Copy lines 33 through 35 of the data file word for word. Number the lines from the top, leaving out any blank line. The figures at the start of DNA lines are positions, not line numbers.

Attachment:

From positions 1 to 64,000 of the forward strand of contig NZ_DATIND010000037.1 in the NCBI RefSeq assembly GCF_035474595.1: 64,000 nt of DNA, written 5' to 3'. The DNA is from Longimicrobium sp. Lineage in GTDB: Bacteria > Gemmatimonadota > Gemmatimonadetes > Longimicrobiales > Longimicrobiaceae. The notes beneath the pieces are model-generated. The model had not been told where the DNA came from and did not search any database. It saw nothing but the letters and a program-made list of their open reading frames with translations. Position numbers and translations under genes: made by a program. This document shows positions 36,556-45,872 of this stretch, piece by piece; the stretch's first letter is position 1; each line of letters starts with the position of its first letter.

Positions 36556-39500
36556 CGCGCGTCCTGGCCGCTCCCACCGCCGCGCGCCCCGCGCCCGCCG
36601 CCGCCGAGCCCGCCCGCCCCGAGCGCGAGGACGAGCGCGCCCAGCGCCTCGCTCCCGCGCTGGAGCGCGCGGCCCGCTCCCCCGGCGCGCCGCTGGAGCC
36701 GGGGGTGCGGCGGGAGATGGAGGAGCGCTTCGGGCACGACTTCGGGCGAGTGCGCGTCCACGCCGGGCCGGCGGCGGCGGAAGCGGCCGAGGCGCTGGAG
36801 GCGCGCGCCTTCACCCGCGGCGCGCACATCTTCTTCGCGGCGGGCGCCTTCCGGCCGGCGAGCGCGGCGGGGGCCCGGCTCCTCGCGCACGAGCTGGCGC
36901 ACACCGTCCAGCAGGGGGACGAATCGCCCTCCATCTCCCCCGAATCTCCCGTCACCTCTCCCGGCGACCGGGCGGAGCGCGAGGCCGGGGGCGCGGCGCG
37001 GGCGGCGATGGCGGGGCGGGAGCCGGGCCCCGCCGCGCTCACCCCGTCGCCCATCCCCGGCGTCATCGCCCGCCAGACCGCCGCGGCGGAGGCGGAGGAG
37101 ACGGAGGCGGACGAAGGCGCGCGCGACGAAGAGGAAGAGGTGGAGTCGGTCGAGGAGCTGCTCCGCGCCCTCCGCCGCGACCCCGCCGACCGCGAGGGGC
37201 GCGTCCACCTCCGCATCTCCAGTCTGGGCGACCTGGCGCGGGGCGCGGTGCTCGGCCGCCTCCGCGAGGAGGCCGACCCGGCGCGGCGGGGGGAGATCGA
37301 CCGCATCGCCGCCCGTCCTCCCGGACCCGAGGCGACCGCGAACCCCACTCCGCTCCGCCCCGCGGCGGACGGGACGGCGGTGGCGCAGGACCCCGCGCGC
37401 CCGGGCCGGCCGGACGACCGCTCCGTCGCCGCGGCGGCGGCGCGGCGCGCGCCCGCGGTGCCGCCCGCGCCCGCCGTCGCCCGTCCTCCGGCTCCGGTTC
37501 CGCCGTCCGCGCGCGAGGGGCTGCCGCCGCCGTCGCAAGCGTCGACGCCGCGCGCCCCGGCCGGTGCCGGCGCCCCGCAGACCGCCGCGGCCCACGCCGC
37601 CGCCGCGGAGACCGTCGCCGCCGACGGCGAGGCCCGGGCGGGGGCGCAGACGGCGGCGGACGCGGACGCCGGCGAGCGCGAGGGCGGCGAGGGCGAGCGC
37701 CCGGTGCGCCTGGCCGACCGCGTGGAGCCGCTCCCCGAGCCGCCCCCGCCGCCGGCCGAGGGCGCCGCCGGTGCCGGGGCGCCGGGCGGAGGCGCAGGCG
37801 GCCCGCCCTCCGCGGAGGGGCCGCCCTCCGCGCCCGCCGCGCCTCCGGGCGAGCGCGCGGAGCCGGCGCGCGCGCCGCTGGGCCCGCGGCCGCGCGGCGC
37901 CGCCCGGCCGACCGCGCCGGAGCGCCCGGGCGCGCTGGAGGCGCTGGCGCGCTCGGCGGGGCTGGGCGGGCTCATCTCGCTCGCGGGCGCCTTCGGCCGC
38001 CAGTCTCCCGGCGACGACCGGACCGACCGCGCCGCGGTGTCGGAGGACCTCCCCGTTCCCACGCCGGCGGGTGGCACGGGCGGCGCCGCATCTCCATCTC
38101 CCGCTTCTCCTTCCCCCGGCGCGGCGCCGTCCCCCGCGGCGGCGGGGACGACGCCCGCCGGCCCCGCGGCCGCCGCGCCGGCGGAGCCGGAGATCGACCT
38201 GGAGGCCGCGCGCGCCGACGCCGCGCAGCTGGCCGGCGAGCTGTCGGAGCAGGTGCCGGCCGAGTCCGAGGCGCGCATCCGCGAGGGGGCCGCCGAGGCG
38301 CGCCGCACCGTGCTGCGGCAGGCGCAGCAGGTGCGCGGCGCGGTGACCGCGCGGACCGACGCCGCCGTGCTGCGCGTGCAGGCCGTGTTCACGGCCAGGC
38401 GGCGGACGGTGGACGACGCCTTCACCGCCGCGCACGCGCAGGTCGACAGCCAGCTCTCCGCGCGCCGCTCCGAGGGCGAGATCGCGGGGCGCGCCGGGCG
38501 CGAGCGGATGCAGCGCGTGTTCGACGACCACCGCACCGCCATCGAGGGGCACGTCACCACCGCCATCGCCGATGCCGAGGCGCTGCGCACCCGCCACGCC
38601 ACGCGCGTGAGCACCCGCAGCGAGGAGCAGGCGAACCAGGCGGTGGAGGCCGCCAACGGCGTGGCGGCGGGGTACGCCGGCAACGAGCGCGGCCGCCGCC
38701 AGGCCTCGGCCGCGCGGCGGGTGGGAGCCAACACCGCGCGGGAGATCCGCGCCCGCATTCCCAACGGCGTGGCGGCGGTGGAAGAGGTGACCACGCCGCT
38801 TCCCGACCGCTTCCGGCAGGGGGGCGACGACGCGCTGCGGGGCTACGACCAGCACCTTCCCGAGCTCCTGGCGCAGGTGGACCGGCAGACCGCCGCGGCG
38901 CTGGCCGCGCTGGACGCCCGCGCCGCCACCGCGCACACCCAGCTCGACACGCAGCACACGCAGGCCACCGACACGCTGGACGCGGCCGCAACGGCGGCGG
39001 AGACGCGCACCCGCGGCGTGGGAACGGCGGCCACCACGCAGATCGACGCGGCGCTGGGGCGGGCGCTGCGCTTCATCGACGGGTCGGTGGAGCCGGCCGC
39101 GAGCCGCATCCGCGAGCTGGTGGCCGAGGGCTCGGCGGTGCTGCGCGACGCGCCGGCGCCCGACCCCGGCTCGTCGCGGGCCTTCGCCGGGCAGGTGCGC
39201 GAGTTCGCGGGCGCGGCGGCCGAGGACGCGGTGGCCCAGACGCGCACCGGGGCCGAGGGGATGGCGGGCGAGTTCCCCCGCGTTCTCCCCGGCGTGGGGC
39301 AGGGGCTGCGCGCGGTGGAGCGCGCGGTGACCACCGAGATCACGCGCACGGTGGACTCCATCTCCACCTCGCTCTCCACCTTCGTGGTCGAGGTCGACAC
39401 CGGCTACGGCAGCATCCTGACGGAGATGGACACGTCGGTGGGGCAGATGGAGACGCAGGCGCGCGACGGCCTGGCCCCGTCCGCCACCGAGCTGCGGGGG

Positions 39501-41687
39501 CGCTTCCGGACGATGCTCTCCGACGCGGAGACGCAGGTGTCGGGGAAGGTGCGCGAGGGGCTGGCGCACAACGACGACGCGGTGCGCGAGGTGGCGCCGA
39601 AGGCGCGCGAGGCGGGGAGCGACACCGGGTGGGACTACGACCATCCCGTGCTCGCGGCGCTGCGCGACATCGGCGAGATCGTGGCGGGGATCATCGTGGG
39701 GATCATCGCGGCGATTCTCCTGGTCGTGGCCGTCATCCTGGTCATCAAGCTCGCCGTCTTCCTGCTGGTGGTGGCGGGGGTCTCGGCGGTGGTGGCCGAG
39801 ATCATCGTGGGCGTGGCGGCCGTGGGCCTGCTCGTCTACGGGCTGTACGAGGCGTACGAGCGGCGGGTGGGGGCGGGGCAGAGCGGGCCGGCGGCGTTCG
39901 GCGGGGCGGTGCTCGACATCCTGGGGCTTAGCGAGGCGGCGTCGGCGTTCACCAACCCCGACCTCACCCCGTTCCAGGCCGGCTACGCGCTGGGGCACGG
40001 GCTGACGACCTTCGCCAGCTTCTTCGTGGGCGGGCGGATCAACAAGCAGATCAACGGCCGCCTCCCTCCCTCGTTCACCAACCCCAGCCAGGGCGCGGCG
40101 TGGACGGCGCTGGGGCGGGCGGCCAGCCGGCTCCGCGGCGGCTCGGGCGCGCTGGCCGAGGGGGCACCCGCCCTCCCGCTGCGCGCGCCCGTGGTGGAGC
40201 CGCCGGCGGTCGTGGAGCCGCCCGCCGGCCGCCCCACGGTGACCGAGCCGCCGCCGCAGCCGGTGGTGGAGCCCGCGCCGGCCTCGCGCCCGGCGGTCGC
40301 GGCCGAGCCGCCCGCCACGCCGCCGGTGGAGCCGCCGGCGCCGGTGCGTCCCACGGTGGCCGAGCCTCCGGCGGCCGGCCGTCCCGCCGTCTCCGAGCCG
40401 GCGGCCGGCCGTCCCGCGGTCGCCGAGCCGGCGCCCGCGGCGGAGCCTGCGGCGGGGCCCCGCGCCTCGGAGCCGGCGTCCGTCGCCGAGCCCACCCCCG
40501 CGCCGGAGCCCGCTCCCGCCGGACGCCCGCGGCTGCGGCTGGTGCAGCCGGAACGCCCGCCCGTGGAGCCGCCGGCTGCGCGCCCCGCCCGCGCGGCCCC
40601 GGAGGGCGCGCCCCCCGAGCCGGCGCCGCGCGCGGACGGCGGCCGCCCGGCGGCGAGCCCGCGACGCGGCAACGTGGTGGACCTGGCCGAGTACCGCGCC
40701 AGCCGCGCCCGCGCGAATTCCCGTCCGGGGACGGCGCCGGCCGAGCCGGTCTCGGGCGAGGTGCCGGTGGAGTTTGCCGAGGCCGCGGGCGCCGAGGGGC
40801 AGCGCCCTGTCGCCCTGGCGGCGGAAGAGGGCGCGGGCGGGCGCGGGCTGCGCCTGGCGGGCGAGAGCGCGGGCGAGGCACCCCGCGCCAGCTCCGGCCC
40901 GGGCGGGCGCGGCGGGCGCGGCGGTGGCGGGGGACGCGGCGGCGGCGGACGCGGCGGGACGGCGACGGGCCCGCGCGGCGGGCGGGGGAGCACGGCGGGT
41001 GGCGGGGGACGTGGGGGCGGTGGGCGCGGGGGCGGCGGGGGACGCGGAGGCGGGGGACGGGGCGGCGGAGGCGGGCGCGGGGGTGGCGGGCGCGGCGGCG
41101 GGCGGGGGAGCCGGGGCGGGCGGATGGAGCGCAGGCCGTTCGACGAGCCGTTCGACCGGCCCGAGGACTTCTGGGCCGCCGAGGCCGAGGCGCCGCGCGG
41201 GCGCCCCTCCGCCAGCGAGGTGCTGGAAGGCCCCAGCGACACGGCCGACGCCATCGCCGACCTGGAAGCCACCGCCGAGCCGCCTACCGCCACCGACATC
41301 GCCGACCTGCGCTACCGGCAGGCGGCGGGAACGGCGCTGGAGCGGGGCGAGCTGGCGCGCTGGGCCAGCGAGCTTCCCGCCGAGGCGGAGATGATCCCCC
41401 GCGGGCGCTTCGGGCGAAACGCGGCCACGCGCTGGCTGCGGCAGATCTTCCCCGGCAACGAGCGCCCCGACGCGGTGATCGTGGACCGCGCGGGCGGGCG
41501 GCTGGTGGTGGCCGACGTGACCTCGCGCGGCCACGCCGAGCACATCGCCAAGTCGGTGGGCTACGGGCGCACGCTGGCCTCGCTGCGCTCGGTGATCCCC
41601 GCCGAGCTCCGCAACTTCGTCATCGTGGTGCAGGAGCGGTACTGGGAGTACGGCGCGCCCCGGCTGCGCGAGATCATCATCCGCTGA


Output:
Positions 39501-41687
39501 CGCTTCCGGACGATGCTCTCCGACGCGGAGACGCAGGTGTCGGGGAAGGTGCGCGAGGGGCTGGCGCACAACGACGACGCGGTGCGCGAGGTGGCGCCGA
39601 AGGCGCGCGAGGCGGGGAGCGACACCGGGTGGGACTACGACCATCCCGTGCTCGCGGCGCTGCGCGACATCGGCGAGATCGTGGCGGGGATCATCGTGGG